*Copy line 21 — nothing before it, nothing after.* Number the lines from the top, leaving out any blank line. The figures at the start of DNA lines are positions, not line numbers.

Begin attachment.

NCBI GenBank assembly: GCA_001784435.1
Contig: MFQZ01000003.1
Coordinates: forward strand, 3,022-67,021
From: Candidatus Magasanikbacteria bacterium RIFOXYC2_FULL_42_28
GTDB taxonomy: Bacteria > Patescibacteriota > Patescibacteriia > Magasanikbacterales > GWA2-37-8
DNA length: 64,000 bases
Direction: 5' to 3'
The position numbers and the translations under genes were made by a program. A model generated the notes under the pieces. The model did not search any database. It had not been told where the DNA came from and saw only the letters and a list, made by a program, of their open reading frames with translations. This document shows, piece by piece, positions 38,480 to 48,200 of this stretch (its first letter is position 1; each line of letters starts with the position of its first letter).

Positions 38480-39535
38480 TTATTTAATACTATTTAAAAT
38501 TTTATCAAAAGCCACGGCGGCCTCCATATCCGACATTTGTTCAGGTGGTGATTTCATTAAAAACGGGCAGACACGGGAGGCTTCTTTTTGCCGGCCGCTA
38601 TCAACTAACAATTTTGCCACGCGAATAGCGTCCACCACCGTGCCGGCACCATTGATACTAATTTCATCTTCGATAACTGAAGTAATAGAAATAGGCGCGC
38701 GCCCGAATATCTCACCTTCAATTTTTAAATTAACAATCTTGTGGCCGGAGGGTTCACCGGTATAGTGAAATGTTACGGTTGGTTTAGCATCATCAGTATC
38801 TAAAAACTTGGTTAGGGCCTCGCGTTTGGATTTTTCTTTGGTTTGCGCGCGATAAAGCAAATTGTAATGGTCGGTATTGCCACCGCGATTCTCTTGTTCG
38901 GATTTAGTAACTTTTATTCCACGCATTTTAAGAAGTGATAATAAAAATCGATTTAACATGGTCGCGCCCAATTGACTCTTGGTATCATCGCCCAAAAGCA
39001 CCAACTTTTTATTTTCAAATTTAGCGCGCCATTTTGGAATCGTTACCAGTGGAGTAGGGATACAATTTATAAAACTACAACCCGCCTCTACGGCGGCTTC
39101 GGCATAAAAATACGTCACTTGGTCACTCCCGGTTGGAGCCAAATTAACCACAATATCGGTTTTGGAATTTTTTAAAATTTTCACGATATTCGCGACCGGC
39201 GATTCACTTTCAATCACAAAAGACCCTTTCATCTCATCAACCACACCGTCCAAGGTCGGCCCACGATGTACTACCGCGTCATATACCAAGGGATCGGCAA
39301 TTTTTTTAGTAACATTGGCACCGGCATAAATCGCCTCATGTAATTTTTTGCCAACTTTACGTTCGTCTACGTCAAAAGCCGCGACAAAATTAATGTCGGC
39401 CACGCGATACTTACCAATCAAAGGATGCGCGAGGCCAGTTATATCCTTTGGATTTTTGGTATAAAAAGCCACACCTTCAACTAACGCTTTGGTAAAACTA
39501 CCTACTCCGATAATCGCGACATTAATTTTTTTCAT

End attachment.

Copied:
39501 CCTACTCCGATAATCGCGACATTAATTTTTTTCAT